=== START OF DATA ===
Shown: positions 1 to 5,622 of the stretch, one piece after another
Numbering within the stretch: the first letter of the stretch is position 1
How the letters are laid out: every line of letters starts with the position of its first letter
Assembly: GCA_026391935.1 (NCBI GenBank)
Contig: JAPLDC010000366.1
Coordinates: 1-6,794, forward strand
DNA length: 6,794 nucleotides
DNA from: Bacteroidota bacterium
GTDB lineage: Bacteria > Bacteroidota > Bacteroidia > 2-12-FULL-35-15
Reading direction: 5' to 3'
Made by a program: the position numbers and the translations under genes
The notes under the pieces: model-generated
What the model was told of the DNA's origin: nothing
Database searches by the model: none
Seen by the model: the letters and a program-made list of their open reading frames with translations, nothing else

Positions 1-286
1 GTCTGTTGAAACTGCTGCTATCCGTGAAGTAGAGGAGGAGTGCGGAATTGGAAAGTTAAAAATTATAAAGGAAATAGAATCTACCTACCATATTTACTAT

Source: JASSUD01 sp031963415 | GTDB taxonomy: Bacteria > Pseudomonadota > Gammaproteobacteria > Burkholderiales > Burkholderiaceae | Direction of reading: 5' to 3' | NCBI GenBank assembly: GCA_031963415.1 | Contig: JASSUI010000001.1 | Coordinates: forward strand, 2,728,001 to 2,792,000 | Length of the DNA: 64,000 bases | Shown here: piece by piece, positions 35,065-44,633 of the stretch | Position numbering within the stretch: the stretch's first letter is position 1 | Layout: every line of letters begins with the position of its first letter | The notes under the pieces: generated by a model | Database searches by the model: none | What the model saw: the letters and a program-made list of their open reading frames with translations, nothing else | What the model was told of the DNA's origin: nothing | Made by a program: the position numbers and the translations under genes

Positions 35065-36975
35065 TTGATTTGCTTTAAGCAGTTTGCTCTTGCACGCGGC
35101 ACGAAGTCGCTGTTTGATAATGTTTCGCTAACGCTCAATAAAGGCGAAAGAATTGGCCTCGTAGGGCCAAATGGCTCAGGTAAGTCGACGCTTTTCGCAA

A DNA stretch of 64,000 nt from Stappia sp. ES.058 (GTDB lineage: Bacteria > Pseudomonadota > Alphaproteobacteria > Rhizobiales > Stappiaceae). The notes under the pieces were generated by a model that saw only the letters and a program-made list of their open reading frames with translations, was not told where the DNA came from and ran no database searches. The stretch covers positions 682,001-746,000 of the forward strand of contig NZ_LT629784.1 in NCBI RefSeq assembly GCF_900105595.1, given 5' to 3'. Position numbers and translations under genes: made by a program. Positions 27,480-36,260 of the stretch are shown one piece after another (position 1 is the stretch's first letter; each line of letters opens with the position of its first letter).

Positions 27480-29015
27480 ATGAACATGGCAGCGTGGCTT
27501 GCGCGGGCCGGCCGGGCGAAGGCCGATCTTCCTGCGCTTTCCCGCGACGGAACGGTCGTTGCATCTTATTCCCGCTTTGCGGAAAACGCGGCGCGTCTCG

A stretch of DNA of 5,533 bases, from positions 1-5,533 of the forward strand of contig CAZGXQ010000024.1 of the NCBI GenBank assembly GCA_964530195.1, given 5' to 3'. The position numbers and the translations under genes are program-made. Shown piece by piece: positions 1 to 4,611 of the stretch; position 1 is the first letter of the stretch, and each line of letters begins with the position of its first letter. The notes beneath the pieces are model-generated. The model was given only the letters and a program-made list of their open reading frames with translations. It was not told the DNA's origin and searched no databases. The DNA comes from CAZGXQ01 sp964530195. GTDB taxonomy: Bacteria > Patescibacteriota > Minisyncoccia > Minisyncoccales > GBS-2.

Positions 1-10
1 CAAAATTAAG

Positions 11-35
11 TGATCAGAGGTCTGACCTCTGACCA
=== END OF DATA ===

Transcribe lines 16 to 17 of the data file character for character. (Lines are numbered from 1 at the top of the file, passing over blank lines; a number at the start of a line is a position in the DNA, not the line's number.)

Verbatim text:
Positions 1-286
1 GTCTGTTGAAACTGCTGCTATCCGTGAAGTAGAGGAGGAGTGCGGAATTGGAAAGTTAAAAATTATAAAGGAAATAGAATCTACCTACCATATTTACTAT